First, geographically, there is a distance between different countries, which sometimes is very vast.
Second, different countries have different systems of governance. Some countries have dictatorships, while others have democracies.
Third, different countries and nations have different religions, social principles, customs, etc.
Therefore, although we cannot say that capital and labor cannot move between different countries, it is evident that there are problems with this movement. And these problems differentiate international trade from other forms of trade. You know that if capital and labor are unable to move across different parts of a country, trade competition vanishes in that country. And it is evident that due to the presence or absence of competition, there is a change in the value of commercial goods, even if it does not negate the law of demand and supply but necessarily affects it. We have just mentioned that capital and labor cannot freely move between different countries. Therefore, according to the abovementioned principle, in international trade, due to the absence of competition, the law of demand and supply should be affected. The purpose of the present inquiry is to know how and to what extent this law is affected due to the abovementioned cause. The answer to this question will be provided at a later stage; now we will discuss some benefits of foreign trade.
With the help of foreign trade, or international trade, we can get those goods that are not produced in our country. Either the environment of our country is not conducive to producing those goods, or people do not have the expertise of industry and commerce to produce such goods. Hence, with the help of foreign trade, a country can take advantage of the production of goods by other countries. Additionally, this method of operation enhances the efficiency of labor and capital. For example, in England, iron and coal are available in such huge quantities that extracting them requires very little labor and capital as compared to other countries. But there is very little land in England that can be cultivated for agricultural purposes. The production of grain in England is not sufficient even for their citizens, and if they try to increase the production of grain, then a lot of infertile land must be brought under cultivation, which will lead to an increase in the price of grain. In other countries, for example, France, India, etc., there is a lot of grain production. Therefore, if England exchanges its goods with the grain of those countries, all will benefit.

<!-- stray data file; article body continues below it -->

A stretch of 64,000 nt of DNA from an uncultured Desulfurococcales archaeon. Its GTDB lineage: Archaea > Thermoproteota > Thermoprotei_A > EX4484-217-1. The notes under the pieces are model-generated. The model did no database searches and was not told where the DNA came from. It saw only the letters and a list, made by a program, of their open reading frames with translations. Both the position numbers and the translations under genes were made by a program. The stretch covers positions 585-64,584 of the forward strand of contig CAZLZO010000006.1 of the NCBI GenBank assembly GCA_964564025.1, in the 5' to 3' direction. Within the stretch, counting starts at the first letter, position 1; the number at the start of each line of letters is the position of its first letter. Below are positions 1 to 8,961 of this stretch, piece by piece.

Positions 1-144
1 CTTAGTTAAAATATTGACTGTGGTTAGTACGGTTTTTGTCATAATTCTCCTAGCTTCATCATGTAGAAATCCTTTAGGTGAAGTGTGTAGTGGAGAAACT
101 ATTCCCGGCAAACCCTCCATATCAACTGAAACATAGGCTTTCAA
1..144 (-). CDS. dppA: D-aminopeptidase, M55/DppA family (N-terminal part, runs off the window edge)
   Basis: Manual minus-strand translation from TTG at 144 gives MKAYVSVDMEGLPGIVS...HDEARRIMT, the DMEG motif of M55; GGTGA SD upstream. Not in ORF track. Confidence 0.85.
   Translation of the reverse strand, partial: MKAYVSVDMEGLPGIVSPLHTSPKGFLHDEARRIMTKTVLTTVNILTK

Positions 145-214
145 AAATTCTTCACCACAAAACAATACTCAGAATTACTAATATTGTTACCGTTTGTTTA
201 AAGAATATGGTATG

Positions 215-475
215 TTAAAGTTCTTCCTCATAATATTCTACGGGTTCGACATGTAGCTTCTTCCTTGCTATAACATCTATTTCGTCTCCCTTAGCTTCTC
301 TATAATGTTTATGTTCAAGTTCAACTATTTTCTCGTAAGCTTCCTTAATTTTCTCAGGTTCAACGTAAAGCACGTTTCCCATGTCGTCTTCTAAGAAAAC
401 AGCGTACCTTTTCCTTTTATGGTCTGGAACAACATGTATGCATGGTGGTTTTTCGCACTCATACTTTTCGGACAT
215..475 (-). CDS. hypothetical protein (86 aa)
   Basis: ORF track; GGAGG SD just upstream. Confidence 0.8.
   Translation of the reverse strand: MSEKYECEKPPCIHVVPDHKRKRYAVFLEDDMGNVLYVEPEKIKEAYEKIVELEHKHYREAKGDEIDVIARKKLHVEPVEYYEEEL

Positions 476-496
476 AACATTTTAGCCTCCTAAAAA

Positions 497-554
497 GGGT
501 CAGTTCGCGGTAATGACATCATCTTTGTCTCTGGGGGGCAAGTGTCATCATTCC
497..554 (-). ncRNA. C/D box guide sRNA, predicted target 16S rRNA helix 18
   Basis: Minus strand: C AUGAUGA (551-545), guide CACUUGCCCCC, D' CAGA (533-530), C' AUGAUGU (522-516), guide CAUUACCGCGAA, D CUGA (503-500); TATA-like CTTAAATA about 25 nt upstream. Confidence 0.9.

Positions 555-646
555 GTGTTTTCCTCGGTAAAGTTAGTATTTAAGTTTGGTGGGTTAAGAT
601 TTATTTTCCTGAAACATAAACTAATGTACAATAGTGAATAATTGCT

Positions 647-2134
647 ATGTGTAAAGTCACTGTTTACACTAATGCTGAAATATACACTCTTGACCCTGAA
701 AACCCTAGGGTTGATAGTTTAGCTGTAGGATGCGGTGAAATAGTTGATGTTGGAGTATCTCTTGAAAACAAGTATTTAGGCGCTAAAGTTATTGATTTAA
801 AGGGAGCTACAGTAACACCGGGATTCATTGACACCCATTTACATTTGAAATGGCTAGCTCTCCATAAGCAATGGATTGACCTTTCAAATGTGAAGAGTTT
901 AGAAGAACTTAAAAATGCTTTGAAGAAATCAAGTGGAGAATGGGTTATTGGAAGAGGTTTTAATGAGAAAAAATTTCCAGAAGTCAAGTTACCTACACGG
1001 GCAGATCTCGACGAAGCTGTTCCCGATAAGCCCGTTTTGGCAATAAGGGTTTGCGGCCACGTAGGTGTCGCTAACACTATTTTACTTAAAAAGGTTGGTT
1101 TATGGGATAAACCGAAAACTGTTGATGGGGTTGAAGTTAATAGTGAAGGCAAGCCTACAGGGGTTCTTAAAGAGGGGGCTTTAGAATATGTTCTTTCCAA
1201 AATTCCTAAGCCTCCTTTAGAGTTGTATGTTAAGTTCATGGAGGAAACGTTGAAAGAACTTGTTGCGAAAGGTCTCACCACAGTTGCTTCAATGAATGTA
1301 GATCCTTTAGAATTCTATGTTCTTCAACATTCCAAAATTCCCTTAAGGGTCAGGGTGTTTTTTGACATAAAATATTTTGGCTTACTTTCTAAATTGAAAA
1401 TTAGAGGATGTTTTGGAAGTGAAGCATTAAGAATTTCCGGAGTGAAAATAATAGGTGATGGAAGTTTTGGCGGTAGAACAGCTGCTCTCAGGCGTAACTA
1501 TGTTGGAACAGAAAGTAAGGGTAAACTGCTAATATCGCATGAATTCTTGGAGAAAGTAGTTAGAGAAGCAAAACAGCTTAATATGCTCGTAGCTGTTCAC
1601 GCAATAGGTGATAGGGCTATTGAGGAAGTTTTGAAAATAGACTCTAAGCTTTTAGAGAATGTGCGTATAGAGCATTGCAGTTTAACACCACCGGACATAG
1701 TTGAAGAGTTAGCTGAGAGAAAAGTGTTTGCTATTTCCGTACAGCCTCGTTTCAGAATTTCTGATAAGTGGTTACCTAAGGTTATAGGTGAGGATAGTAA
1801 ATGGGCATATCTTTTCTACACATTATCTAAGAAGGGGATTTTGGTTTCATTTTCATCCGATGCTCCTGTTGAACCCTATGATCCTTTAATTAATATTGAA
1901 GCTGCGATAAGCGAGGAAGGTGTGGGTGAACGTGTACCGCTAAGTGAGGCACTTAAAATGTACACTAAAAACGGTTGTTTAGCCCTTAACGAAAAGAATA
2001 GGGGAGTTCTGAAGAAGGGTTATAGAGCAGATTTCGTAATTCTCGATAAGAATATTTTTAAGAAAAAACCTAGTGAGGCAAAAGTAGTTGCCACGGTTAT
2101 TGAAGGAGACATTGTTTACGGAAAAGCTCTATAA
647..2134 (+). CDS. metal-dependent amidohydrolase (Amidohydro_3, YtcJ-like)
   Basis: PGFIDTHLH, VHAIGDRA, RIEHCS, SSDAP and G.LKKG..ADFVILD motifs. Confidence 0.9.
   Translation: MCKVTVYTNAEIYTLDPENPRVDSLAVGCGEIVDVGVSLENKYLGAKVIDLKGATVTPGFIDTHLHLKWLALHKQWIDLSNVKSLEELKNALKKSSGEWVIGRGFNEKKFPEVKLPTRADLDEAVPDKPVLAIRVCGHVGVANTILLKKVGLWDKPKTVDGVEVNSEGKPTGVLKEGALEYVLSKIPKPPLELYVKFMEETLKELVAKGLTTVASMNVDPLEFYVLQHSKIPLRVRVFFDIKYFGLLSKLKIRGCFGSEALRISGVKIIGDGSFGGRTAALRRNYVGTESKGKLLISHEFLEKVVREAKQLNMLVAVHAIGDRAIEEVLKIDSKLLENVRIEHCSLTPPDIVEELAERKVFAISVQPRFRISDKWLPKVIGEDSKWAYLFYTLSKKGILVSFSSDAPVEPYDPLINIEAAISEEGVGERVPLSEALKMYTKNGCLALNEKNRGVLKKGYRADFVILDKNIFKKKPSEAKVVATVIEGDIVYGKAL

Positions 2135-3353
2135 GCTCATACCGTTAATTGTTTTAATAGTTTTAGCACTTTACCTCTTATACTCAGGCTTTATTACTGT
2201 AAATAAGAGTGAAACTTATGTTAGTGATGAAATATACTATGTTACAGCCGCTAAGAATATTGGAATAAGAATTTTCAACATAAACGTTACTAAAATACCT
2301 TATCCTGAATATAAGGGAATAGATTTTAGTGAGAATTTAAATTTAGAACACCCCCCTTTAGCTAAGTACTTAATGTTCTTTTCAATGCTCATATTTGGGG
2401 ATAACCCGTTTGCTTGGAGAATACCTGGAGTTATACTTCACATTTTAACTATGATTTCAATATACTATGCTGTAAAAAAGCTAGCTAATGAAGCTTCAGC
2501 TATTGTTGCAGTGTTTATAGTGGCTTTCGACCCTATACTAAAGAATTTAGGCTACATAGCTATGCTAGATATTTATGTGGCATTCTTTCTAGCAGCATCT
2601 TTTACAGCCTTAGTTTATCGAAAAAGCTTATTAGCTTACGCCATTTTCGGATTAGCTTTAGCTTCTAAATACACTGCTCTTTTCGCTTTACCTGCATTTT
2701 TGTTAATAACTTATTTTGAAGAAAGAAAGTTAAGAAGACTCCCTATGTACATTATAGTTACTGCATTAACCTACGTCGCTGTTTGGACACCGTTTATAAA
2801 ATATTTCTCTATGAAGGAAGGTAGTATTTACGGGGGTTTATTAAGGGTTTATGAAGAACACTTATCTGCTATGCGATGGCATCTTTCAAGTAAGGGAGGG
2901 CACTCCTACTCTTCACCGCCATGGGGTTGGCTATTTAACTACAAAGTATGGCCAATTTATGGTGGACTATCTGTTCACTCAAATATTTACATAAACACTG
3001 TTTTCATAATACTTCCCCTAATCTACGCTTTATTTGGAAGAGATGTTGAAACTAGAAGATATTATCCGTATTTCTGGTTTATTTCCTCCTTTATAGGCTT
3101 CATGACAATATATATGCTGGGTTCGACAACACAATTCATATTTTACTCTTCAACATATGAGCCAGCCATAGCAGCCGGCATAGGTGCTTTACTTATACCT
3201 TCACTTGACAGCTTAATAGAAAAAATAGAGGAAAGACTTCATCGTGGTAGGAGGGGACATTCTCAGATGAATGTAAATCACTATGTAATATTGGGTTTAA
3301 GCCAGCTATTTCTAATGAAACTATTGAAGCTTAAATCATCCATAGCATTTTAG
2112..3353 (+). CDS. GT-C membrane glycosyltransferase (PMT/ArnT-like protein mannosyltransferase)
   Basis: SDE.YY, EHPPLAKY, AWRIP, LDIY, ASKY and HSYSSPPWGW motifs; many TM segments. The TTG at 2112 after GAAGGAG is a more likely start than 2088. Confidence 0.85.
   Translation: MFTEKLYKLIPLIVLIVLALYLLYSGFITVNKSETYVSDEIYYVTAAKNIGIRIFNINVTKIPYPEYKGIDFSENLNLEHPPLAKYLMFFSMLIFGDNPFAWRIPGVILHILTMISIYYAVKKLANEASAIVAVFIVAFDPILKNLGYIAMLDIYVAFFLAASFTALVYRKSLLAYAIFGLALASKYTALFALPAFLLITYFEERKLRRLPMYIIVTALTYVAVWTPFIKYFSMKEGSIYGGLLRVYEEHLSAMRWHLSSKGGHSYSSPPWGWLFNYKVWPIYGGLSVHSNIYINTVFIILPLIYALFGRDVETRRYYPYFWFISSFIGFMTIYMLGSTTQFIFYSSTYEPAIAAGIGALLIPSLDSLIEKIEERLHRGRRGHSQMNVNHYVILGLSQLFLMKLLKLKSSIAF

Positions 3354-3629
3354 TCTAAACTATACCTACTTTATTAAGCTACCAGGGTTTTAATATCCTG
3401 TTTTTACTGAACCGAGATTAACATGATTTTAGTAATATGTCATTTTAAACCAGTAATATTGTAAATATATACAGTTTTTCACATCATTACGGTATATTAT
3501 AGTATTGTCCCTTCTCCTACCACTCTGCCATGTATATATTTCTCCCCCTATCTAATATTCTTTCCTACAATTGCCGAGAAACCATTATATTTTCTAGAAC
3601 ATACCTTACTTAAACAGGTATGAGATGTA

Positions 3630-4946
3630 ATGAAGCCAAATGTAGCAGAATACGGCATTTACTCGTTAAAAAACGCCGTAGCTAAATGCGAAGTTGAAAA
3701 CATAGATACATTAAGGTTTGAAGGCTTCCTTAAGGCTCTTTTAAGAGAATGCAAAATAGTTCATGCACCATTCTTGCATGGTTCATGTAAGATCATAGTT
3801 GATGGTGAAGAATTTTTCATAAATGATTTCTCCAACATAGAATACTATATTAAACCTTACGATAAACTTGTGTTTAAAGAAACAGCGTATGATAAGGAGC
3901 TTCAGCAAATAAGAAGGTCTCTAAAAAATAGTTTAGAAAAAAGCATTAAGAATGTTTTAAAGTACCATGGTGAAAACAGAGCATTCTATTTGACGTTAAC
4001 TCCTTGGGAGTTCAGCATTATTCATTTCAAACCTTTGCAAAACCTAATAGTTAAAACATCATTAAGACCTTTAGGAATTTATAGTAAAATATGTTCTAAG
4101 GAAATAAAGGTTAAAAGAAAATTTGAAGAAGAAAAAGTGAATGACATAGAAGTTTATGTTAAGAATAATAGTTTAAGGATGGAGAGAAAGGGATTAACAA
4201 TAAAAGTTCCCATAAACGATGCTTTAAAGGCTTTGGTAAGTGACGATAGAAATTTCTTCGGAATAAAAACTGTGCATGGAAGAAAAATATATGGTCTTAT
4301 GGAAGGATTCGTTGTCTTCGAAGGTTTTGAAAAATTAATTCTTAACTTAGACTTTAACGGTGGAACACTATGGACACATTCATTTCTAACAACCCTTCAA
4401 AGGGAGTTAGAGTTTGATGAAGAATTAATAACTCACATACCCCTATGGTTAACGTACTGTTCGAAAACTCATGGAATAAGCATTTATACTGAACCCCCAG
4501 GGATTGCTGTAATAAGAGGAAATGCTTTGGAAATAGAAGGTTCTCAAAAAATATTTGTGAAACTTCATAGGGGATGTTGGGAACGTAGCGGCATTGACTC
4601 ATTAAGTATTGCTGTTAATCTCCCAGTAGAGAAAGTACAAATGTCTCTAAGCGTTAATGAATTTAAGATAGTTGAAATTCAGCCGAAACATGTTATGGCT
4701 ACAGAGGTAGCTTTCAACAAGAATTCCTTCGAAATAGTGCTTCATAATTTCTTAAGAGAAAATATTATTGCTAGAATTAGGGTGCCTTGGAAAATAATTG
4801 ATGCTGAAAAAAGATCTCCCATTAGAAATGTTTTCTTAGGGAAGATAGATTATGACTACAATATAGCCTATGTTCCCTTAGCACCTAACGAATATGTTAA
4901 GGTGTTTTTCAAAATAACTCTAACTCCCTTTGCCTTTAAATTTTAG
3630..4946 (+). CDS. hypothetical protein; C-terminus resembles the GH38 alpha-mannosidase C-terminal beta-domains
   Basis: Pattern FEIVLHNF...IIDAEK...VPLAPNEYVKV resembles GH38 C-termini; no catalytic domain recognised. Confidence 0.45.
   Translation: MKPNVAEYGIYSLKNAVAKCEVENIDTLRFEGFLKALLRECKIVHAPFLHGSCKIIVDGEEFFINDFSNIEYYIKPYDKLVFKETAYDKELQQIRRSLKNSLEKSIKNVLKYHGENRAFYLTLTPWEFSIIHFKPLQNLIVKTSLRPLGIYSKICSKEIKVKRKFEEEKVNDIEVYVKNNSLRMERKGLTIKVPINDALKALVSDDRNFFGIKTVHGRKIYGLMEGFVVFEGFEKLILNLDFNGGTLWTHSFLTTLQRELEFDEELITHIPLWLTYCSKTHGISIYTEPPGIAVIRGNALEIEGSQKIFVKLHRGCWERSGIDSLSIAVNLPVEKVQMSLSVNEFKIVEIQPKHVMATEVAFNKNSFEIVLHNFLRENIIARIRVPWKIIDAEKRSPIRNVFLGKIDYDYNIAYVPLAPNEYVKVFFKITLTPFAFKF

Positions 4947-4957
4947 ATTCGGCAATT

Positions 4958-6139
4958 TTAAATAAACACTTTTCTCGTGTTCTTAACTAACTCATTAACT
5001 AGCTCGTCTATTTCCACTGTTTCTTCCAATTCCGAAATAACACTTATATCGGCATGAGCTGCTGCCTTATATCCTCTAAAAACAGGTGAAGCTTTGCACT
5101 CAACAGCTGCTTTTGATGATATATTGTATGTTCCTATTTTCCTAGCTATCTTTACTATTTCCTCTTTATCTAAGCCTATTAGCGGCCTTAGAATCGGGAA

Once upon a time, the idea was in place that the benefits that accrued due to foreign trade should be estimated in accordance with the currency that is transferred from one country to another. Therefore, people in all the countries would demand that exports be increased and imports decreased. Because due to an increase in the former, we get currency, and due to an increase in the latter, we lose currency. To achieve the objective, a lot of suggestions were acted upon. Prizes were provided to increase exports, and to decrease the number of imports, various taxes were imposed. In this way, differences instead of unity would crop up between different countries. This method of operation was named the system of trade. However, for a long time, the real fallacy of it has been revealed. An explanation of this can be offered with the help of the following example: Suppose that by mutual trade between England and France, we mean that English iron is exchanged for French grain. Further, suppose that in France, to produce 27 mounds of iron, we require as much labor and capital as is required to produce 20 mounds of grain. But in England, we require as much capital and labor as is required to produce 10 mounds of grain. Therefore, the value of iron as compared to grain in France is double that in England. If both England and France exchanged goods, it would be beneficial for both. If France exchanged 15 mounds of grain with England for every 27 mounds of iron, England would get a benefit of 5 mounds of grain. According to the same theory, France will also benefit. Because if France produces 27 mounds of iron, the country will require as much labor and capital as is required to produce 20 mounds of grain. Hypothetically, France will have to pay only 5 mounds of grain; therefore, both will benefit and no one will face any loss.